Nowhere to Hide

Galen O'hanlon
Date21 September 2023

Think of an artist’s studio and you probably picture a lone figure shut away in a room, surrounded by half-finished artworks and old cups of coffee. Not so at Firepit: the artists’ collective on Greenwich Peninsula that has transformed a retail and restaurant unit into a gallery, studio and community event space. It turns out that a catering-grade stainless steel kitchen is actually perfect for working in large formats. And the completely open plan layout is the opposite of most artists’ studios, as Marcus Jake, Firepit’s founder, explains: “it creates a significantly different dynamic to what most artists are used to: we can’t hide, there are no doors to shut.”

In some ways, Firepit began with this sense of nowhere to hide. Marcus was working on a piece on the Peninsula. As part of the commission he lived on site for two months, which was a bit of a shock to the system after living in relative seclusion in Vancouver. “For the first time as an artist I experienced what it was like to be in a busy area and have people look through the window and watch you working.” He loved the Peninsula so much he moved back here. “It’s an extraordinary place, unlike anywhere else I’ve lived or visited before. I wanted to come back and be part of the community that was responsible for the energy and creation of such a unique mishmash of delicious ingredients.”

The exposure took a bit of getting used to, he says, but the experience unlocked something within him. “What happened for me was a bit of a revelation. Not being able to hide away meant that it became impossible to hide things like my dyspraxia and ADHD.” It has meant he spends less energy on hiding aspects of himself, and more energy on his work. “I’ve spent a lot of time trying to hide and suppress these things,” he says. “Just letting them be a part of who I am became normal for me, which in turn gave me so much more creatively.” He wanted to recreate that feeling in a more permanent way: hence setting up Firepit, and inviting other artists to experiment with a new way of working.

Marcus wanted the founding principles of Firepit to be clear from the beginning. “The idea is to create a wonderful inclusive, safe space where artists aren’t forced to compete against each other, but instead share ideas, collaborate and support each other.” It’s an idea that’s proved popular: all the studio spaces are now full.

It just so happens that everyone in the collective is also an insanely talented artist.

He began in April 2023, setting up the studio on his own, then it all took off. “In May, Aislan Pankararu, an indigenous artist from Brazil, came to work in the studio for a month, organised by Migrate Art, a charity based in the Design District. Aislan produced all the work in the Firepit studio for his solo exhibition in the Brazilian Embassy in London. Ernesto Romano joined as a resident in June, and Gregory Ford is working with us on a few collaborative projects. We put a callout to the local community to fill a couple of other spaces in the studio, we ended up bringing in four more resident artists from this; José García Oliva, Pragya Kumar, Dav Tau and Nelly Khanum. The last space was taken by Shumaiya Khan.”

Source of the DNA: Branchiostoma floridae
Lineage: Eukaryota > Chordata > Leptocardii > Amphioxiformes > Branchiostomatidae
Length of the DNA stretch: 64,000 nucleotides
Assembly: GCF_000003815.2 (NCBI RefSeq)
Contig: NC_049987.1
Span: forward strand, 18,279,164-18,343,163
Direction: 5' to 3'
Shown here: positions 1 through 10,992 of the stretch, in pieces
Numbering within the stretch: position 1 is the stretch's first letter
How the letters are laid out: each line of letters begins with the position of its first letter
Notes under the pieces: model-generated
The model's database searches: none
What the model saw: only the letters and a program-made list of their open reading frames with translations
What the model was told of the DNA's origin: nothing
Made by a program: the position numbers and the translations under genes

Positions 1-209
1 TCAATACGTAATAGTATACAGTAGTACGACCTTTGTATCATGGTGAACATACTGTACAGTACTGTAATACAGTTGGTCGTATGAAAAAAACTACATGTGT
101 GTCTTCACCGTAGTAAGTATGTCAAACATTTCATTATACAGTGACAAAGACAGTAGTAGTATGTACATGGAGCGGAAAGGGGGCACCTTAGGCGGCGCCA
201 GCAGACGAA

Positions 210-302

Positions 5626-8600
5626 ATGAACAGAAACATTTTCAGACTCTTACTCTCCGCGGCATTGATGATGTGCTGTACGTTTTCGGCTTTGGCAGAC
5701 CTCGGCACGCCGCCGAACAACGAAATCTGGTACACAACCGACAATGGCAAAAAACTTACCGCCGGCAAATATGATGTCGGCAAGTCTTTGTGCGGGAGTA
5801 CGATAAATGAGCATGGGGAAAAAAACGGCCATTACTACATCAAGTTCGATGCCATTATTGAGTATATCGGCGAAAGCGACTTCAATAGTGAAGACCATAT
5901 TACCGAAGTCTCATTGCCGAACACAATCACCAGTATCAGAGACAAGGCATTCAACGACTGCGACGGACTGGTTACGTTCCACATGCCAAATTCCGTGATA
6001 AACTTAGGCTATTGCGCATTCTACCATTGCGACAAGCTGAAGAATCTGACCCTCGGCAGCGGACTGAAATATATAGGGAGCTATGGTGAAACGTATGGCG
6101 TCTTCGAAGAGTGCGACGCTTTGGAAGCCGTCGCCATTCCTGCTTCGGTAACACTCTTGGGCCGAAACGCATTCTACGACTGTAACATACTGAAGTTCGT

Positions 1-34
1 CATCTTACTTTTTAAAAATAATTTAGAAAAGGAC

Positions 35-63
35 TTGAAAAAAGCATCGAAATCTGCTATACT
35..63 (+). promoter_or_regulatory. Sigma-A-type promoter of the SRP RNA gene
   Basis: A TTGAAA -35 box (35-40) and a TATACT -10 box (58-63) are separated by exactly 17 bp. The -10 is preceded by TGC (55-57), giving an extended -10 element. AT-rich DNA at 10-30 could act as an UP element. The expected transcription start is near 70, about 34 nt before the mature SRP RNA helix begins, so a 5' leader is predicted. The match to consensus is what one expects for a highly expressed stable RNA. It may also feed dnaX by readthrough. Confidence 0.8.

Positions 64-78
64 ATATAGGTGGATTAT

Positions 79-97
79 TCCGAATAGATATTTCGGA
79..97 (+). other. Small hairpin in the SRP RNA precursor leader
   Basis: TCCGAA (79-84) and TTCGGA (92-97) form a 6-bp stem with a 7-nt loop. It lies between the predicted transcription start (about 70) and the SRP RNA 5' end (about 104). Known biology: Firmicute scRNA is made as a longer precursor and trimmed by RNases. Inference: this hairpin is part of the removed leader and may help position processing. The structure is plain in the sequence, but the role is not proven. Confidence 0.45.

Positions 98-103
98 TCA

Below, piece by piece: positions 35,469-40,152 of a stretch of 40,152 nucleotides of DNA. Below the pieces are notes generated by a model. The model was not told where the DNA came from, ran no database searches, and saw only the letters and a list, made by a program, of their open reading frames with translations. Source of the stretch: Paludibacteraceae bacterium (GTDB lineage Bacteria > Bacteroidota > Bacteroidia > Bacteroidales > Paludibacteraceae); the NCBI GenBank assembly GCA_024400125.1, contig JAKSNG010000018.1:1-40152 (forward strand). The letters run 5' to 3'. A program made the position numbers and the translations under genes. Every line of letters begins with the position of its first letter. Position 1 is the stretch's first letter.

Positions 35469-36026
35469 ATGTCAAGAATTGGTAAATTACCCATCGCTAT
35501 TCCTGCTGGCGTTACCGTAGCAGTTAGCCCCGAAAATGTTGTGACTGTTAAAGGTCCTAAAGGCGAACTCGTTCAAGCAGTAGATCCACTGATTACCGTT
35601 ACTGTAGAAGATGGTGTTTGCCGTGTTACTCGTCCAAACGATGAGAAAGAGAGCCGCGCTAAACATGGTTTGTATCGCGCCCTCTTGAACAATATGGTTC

There’s no strict admissions policy for Firepit. “They were really picked based on who they are rather than their work. It just so happens that everyone in the collective is also an insanely talented artist.” Marcus now has the immense task of planning a combined exhibition of work from the collective for 2024. It’ll bring an impressive range of subjects into focus – from the experience of hidden illnesses to emotional and metaphysical storytelling, to different ways we might break down the barriers of prejudice and stereotype.

It’s important for Marcus that Firepit isn’t some lofty artists’ hangout, but has meaningful connections to the community it’s in. “We’re extremely focused on community involvement,” he says, which begins with “understanding what that actually means and where we are best suited to support and help.” Marcus is in the process of setting up a schedule of events and workshops, all either free or priced to cover costs, designed to get local people involved. There’s a regular resident’s day, where anyone who normally works from home nearby can come and work at Firepit for the day – “if they dare,” says Marcus. Now that’s quite an invitation.

Images by Kris Humphreys Photography